This page describes:
We sincerely wish to thank you for donating your time to the AtlassianPS projects. The quality of our projects increase with every contribution.
One thing I can’t stress enough: you do not need to be an expert coder to contribute.
Minor bug fixes and documentation corrections are just as valuable to the goals of the projects.
All contributors, independent of the size of the contribution, are listed on our Homepage.
There are several ways to contribute:
It is impossible to think of every way the modules are used.
It is likely that a different way to solve a problem was not considered.
Writing useful and easy-to-read documentation is hard.
Any help with documentation is valuable, even fixing typos.
If you know how to fix a problem that you found, sending a Pull Request will simplify the process.
There is a lot that can be added to our projects. Any help is welcome.
When you notice something that could be improved,
tell us by creating an issue.
GitHub makes this easy.
Each of our projects has an Issuetracker where you can report your findings.
|# of open issues
New issues are created using a template which includes pre-defined text for reporting coding exceptions.
If your issue is not related to a coding error (e.g. you are suggesting a new feature), please modify the content to suit your needs.
Prior to creating a new issue, please search the issues to determine if a similar issue has already been created.
If one has, add any relevant comments to the issue’s discussion.
No matter if you are fixing a typo or if you wrote a fully-functioning feature for a project:
You will have to send your code to
The possibilities of what our projects can do is ever growing (as Atlassian also makes changes to the API). Therefore it is very unlikely for our project to ever be feature complete.
The only chance we have to keep up with the changes, is by having as many people involved as possible. We appreciate the help 😊
This makes sense, as it would be impossible to manage user permissions in all of the project for all of the users. Therefore, everyone who want to make changes to the code must make a copy of the repository into his GitHub account (aka forking).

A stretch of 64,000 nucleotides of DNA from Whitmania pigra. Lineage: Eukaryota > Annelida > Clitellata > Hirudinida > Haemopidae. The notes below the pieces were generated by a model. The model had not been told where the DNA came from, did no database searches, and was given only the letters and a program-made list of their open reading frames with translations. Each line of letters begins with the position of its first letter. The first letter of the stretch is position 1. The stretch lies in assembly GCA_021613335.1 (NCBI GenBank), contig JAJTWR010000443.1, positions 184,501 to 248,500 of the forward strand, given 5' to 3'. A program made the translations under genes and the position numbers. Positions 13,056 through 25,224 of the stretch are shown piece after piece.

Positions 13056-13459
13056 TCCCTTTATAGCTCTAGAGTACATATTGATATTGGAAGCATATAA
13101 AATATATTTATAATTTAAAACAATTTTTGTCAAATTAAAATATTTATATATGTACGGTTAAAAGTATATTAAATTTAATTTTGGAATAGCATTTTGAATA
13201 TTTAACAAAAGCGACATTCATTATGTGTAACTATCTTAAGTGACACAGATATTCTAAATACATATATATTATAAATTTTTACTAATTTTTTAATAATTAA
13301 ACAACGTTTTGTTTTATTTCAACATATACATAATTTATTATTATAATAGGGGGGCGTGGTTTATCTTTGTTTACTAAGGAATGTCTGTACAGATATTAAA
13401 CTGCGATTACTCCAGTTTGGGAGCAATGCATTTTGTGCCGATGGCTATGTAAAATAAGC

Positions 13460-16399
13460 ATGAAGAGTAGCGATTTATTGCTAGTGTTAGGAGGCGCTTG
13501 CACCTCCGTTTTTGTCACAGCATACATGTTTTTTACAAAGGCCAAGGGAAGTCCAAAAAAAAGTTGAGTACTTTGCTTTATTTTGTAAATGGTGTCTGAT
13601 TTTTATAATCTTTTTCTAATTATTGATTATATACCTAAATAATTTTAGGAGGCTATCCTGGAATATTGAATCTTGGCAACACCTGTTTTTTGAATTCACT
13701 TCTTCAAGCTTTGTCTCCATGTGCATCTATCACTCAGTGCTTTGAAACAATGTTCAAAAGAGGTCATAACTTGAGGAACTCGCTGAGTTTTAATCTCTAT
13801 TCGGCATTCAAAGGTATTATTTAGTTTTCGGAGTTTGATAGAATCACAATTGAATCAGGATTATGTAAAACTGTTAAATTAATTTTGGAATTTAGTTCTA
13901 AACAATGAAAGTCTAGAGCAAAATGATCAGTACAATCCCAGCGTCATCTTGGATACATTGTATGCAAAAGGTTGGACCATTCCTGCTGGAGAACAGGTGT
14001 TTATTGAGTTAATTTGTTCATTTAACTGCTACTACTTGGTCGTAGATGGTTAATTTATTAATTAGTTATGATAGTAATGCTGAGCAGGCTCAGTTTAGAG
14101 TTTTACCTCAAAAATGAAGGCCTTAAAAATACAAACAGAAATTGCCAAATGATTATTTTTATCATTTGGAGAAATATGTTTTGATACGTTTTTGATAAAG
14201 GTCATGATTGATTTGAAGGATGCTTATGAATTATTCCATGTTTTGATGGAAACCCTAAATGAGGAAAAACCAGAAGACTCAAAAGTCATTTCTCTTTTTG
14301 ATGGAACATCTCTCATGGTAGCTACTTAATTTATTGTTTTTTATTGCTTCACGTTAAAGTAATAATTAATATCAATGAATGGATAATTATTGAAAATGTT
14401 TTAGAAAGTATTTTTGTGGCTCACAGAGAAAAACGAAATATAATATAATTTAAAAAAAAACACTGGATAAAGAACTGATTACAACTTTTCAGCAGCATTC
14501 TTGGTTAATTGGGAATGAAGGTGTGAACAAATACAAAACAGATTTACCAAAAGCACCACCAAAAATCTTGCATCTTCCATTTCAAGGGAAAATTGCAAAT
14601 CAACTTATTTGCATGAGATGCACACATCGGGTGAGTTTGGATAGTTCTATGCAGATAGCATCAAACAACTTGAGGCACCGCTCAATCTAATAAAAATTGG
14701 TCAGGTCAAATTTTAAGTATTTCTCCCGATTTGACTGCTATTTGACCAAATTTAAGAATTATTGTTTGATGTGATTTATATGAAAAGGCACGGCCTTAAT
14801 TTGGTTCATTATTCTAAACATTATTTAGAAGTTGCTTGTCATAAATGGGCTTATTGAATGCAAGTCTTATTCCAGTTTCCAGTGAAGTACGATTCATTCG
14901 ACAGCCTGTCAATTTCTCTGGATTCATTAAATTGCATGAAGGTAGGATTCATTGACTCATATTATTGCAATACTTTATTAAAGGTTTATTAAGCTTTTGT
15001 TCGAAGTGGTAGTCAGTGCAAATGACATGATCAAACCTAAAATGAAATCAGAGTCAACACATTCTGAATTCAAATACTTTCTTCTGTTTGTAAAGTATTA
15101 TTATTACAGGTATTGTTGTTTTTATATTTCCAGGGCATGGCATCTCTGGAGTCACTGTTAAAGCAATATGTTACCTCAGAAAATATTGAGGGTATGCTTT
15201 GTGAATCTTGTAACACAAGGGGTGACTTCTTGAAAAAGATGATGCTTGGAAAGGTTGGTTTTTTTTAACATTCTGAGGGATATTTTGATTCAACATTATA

With a copy of the code in a location where you are allowed to make changes to, you get to work.
When you are finished, you will send your changes to the original project (aka Pull Request). It will be reviewed and, when approved, merged.
There is a bit more to take into account when submitting code to the projects. You can read all about it here: Submitting A PR.
Our repository includes a “Dev Container” / GitHub Codespaces development container.
What are Development Containers?
A development container (or dev container for short) allows you to use a container as a full-featured development environment. It can be used to run an application, to separate tools, libraries, or runtimes needed for working with a codebase, and to aid in continuous integration and testing.
You can use the devcontainer to spin up a fine tuned development environment with everything you need for working on AtlassianPS projects.
You can use the devcontainer in your favorite edit or github codespace.
You can use the bellow links to get started. The links will trigger VS Code to automatically install the Dev Containers extension if needed, clone the source code into a container volume, and spin up a dev container for use.
Github allows you to spin up a virtual editor (“VS Code in your browser”). You can create your own codespace by navigating to https://github.com/codespaces or by using the “Code” button in the repository itself, as shown bellow.
We strive for making the process of contributing as easy as possible. However, having good documentation, follow some best practices and keeping the code aligned is crucial for a high quality of the projects.
When contributing to the code, please follow Our Guidelines.